Recluse Spider (Loxosceles reclusa)
|Two-month-old recluse spider bite Credit: Jeffrey Rowland|
True to its name, the brown recluse (Loxosceles reclusa) is a shy spider looking for a cozy home. Drawn to clutter, closets and other storage environments, these spiders actually want to stay away from humans. But, if you don't watch out, you may find yourself sharing your home with a dangerous guest, what University of Missouri entomologist Richard Houseman calls "one of the big three." The other two highly venomous spiders in the U.S. are the black widow and the hobo spider.
Brown recluses occur from Texas to western Georgia in the southern U.S., and range as far north as Iowa (see distribution map >>), but they are far less common toward the limits of their range. For example, only about 100 have ever been collected in the entire state of Georgia.
They are not aggressive, and because they are so reclusive, most bites happen by accident, says Houseman, an associate professor of entomology in the MU College of Agriculture, Food and Natural Resources. But their bites are frightful.
If you know you have brown recluses in your house, Houseman recommends checking clothing, shoes and bedding each time they're used.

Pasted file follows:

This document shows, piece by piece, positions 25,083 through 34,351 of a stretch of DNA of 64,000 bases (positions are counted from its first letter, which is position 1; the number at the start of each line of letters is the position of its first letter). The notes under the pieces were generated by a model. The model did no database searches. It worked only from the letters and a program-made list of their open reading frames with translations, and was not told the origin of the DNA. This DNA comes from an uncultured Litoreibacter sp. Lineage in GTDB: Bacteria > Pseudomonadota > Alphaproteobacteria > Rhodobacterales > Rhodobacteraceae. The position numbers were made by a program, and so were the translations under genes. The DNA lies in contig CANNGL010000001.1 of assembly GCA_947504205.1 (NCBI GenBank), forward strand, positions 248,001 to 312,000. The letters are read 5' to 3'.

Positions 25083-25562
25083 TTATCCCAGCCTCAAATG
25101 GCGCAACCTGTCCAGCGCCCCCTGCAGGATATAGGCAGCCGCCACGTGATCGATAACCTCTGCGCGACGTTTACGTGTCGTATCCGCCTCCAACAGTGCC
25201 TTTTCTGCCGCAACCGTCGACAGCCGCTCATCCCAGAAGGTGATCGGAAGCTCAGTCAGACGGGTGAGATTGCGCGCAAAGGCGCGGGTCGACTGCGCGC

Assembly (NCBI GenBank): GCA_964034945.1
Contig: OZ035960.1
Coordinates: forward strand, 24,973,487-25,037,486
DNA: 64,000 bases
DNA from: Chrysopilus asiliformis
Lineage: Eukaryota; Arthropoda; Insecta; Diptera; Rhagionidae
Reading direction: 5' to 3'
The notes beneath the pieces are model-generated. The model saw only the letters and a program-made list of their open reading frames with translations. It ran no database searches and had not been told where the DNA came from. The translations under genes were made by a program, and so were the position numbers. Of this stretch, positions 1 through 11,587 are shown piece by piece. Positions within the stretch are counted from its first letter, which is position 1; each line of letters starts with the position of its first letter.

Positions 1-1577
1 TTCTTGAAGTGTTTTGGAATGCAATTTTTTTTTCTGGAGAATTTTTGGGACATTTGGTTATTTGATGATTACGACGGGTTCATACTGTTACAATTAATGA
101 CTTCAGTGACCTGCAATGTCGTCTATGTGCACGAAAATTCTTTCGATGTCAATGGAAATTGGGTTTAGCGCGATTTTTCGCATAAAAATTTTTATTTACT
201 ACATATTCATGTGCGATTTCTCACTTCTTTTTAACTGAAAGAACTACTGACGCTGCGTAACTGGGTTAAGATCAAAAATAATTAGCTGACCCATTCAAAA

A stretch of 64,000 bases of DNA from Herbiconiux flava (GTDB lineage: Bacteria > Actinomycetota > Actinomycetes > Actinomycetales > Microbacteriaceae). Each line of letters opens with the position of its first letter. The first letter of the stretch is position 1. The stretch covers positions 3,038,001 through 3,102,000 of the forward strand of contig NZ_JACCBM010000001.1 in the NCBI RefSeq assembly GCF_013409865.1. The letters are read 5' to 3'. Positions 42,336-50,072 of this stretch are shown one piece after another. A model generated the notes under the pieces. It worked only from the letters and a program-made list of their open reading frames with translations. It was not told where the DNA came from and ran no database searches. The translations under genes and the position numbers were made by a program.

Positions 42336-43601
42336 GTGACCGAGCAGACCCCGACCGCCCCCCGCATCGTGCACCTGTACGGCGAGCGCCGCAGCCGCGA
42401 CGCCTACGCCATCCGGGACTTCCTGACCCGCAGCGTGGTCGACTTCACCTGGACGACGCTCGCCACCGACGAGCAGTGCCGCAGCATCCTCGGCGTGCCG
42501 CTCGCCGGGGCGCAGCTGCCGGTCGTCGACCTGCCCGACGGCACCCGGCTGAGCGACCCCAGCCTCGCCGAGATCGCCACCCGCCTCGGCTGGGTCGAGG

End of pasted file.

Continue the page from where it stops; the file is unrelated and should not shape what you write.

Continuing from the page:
"Often, bites occur when a person puts on a jacket or clothing that has a brown recluse spider inside," Houseman says. "If the spider feels trapped against a person's skin, it will bite in self-defense."
If bitten, there are some important actions to take immediately:
"The spiders inject what's called a hemotoxin," says Houseman. "The hemotoxin produces a blister that turns black and sloughs off within 24 hours leaving an ulcerous open wound that takes six to eight weeks to heal, leaving a permanent scar. In very rare cases, the bite may lead to fever, rash, vomiting, coma, and death within two or three days."
This spider seeks its winter home in attics, basements, or areas where things are placed and left for long periods of time. The spiders are drawn to boxes of papers or files, which have a lot of cracks and crevices to use for hiding. Minimizing clutter in and around the home and sealing boxes are important ways to reduce the chance of a large recluse population in a home. Bug sprays will not rid a house of these spiders. Like many spiders, they have long hairs on the bottom of their feet that enable them to walk across treated surfaces without getting a lethal dose. However, professional pest control companies have products that can be effective when applied to the spider's hiding places, according to Houseman.
"The best idea is to use sticky traps because the spiders will move onto the sticky traps and be caught," Houseman advises. "The traps can be thrown away and replaced easily. Over time, there will be fewer spiders caught, which indicates the population has been greatly reduced."